Opinion: Opinion: The High-Speed Money Pit
In recent years, the California state government has faced chronic budget shortfalls, pushing taxes to some of the highest levels in the nation. Recently, Democrats passed a new budget that assumes voters will approve yet higher taxes and forces cuts to close the latest $15.7 billion dollar deficit. Add to this picture unfunded pension liabilities of $240 billion, and one would imagine that state legislators would hesitate to shell out billions of dollars for a project with a small chance of panning out.
Not Sacramento Democrats, who recently rammed through, by a one-vote margin, a bill that would fund early work on a high-speed rail initiative nearly certain to end in failure.
The bill in question provides $8 billion to start construction on a high-speed rail system linking the Bay Area, parts of the Central Valley, and Southern California, that will eventually require $69 billion, if (and it’s a big if) the project is completed on budget.
Even if we forget about the bigger debate on whether a high-speed rail is a good idea in theory, the sheer uncertainty involved in funding the project led the non-partisan Legislative Analysts’ Office to come down strongly against the bill. Why? Funding “remains highly speculative.” The report found that the High-Speed Rail Authority had secured about $9 billion in state funds and $3.5 billion in federal funds out of the $69 billion needed. In other words, it appears highly unlikely that enough money to complete the rail line will ever be appropriated. Instead, the state will be stuck with miles of useless rails that go nowhere and serve no one. It is this bleak reality that convinced the Democrats in the Senate who knew most about the bill to oppose it: every single Democrat who sat on the High-Speed Rail Oversight Committee voted no.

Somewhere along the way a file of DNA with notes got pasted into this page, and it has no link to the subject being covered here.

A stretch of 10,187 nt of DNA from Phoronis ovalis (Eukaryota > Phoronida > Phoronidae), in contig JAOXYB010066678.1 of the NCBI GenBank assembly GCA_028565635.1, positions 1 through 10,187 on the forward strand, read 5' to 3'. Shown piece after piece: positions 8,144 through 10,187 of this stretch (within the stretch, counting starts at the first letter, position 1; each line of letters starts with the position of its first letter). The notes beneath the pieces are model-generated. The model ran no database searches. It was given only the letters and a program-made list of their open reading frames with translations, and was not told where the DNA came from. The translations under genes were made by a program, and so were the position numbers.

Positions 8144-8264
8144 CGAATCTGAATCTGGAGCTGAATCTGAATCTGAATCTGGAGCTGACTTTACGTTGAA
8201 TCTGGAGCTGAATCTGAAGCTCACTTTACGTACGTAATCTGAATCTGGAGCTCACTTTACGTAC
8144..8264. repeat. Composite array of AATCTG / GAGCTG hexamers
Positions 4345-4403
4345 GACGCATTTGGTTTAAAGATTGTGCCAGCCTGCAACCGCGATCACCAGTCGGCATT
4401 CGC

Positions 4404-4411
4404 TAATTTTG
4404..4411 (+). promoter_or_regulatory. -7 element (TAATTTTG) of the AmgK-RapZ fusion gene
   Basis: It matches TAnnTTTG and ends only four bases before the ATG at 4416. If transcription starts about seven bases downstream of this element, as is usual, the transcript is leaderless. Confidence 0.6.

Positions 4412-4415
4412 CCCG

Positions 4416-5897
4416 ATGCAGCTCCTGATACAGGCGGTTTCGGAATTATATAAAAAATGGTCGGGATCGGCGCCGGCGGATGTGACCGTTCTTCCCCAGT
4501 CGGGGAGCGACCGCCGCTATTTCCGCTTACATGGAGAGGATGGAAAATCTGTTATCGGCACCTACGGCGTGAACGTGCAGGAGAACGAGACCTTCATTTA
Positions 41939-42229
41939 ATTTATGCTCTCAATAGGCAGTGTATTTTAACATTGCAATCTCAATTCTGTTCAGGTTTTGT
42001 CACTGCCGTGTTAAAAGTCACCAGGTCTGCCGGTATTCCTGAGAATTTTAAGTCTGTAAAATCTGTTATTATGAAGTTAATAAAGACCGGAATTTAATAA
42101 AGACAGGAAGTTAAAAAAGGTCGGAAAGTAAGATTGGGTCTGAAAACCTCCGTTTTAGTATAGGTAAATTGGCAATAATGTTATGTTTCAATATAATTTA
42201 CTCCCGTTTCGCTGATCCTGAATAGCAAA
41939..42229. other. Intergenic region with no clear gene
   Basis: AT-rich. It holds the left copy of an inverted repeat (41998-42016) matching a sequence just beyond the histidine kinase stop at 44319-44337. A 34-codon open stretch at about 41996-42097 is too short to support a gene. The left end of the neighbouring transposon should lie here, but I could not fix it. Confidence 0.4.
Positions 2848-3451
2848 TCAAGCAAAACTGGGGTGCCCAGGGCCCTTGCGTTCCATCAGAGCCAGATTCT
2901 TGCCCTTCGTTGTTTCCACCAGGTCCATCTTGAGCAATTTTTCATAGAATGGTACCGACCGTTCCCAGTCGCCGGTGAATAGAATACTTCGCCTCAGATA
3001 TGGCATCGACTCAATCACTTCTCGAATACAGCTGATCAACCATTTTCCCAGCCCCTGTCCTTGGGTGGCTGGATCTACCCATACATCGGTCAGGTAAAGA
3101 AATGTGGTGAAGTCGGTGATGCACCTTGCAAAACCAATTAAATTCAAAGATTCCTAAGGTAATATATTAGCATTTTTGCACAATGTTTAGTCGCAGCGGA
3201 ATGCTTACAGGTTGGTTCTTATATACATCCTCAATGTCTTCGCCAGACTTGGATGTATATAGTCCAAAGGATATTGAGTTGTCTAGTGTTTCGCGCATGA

That should be a good enough reason for any logical individual to oppose high-speed rail, but California’s Democratic leaders have shown themselves time and time again to be above logic and unfettered by fiscal reality. They point instead to “statistics” claiming that the government will eventually have to spend a much greater amount to maintain roads and other infrastructure to support traffic that the high-speed rail would otherwise have carried. These claims are not dubious; they are blatantly false.
The High-Speed Rail Authority points to a study predicting that the state would have to spend $171 billion to maintain infrastructure without high-speed rail to justify the massive expenditures. The study, conducted by a New York firm with ties to the 2008 campaign to pass high-speed rail bonds, fails to estimate the cost of infrastructure with rail (a more valid number for comparison).
Furthermore, the study doubles the number of train seats in the current plans, from 500 to 1,000. It also doubles the number of total trains. It counts the costs of expansions that will not be needed for hundreds of years. These errors add up; the Wall Street Journal estimated in 2008 that the study exaggerated costs by a factor of 60. A Burlingame official called the spectacular mental acrobatics, “completely divorced from reality.” The polite term for all this is “mistakes.” The accurate one is “lies.”
Yet even the lowest estimates of the cost of alternative road construction assume that Californians will use high-speed rail over other forms of transportation in the first place. Supporters of high-speed rail should ask themselves, “Would I take a train when that train is as expensive as flying and significantly longer?” The most likely riders of high-speed rail are individuals who already ride existing rail-lines, meaning that the impact on the number of cars on the road will be minimal.
Perhaps Sacramento should stop funding far-fetched fantasies and invest money where it’s needed, in crucial areas such as education.